The turbulent story of a support network for 9/11 survivors takes a turn for the bizarre when a reporter uncovers the fact the group’s leader isn’t who she says she is in “The Woman Who Wasn’t There,” a singularly unsettling film no less effective for deliberately giving away its twist in the title. With due sensitivity to the surrounding context, the docu delivers a tight, talking-head-driven portrait in which emotional recovery serves as a striking contrast to a case of extreme megalomania. After micro theatrical release, the pic will move swiftly to smallscreen formats, perfectly suited to cable and VOD.
Director Angelo J. Guglielmo Jr. had the strange fortune to be collaborating with Tania Head when the news of her deception broke. It had been Head’s idea to make a film about 9/11 survivors, using the World Trade Center Survivor’s Network as its focus. Rather than insert himself into the documentary, in the manner of “My Kid Could Paint That” and other hoax-related pics, the helmer proceeds on the assumption that auds have heard enough of her story to justify shifting the attention from the org to the paradoxical personality who had made herself its president and poster child.
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As Head’s former friends and group members recount oncamera, they were inspired by this lone woman’s resilience. Her story was so much more intense than anything they had experienced, and yet, she appeared to put aside her suffering in order to advocate on their behalf. The way Head tells it, she had a job on the 96th floor of the south tower and happened to be in the sky lobby when the second plane struck. That would have been bad enough, had her husband, Dave, not been trapped in the north tower.
The film opens with the self-described widow summarizing her improbably idealized romance with Dave, and it’s not long before some of her colleagues start to poke holes in her story. What they couldn’t imagine is that, beyond individual details not adding up, she almost certainly wasn’t even in New York on 9/11. The film carefully presents the testimony of Head’s now-furious friends as if to reflect the limited information they had at the time. While this approach suggests coaching (Guglielmo also co-wrote a nonfiction book with the same title), it helps to match Head’s interviews, which were conducted before the New York Times exposed her deception. That twist, central to how the film is organized, allows auds to evaluate her lies even as they consider the irony that she may have done some good.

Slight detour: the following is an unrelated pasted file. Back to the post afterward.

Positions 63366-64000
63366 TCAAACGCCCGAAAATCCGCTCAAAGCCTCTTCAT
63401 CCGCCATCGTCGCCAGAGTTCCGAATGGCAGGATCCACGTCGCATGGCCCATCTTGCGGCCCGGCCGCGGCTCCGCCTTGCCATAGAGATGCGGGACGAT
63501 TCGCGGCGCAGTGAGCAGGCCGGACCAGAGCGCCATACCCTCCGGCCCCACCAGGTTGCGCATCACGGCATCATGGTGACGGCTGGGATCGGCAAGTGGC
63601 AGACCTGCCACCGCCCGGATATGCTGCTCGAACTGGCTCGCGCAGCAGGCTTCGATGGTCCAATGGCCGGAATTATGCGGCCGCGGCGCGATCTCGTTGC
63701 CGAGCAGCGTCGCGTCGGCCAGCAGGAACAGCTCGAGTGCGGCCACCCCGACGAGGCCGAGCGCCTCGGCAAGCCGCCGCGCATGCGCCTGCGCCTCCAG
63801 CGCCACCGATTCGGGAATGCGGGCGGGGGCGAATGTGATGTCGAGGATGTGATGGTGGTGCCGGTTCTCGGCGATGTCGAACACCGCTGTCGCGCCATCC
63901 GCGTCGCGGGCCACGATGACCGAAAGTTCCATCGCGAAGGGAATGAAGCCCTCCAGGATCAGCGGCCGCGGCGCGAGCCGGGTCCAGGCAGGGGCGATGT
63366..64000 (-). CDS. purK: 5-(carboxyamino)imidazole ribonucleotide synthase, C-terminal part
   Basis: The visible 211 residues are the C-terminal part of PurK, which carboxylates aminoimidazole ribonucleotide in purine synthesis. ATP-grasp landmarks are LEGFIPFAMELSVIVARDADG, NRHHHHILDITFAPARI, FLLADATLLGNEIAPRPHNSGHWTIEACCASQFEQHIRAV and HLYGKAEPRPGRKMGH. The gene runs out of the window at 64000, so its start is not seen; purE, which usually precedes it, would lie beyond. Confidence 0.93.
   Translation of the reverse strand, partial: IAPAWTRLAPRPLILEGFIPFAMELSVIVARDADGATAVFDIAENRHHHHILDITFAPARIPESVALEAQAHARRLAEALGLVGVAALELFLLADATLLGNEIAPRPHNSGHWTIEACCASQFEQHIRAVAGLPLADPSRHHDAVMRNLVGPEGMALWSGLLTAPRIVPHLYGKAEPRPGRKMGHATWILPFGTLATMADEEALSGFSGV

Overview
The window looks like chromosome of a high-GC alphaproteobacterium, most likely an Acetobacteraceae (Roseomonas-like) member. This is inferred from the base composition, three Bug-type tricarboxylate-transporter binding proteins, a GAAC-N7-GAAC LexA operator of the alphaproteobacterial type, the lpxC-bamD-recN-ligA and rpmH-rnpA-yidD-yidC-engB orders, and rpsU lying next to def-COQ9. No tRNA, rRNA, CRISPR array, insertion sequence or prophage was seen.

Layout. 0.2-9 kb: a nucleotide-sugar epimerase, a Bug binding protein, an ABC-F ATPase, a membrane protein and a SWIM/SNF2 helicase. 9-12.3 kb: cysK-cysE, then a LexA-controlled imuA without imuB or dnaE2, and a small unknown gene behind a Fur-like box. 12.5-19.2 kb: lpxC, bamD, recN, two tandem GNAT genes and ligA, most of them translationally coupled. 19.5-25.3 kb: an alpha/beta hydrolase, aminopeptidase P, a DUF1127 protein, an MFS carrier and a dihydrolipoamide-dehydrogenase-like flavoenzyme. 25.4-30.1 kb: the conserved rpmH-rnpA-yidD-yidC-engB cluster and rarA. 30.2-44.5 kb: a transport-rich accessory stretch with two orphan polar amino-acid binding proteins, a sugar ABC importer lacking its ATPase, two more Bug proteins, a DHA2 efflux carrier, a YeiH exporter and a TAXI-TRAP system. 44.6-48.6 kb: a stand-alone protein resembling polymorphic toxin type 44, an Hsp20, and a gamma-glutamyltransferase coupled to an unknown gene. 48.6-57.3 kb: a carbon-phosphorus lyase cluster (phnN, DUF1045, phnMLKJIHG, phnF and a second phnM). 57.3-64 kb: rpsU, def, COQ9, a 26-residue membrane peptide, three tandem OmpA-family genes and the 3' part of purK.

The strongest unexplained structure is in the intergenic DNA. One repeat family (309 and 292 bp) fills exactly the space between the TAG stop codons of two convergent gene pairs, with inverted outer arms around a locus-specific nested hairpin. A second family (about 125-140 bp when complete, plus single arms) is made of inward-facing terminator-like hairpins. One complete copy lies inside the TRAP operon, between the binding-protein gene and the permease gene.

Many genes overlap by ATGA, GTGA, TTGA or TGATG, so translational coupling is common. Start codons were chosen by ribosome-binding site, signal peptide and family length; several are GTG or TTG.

Head’s story has since become a popular TV news subject and even inspired “The 9/11 Faker,” which features some of the same sources but no firsthand footage of Head. Instead of sensationalistically exploiting that ace, Guglielmo offers a more measured and reflective portrait. He uses paintings by Chase Stone rather than incendiary archival footage to illustrate key moments from Head’s tale.
After the fraud comes to light, the director travels to Barcelona to investigate Head’s true identity, though he omits her alleged reappearance under a new identity at a future 9/11 memorial service. Rather than asking why her fellow survivors didn’t question her story, the docu strives to understand what kind of person would choose such an awful fate to invent for herself. But the piteous feeling the film leaves in its wake surely isn’t the kind of sympathy Head had in mind.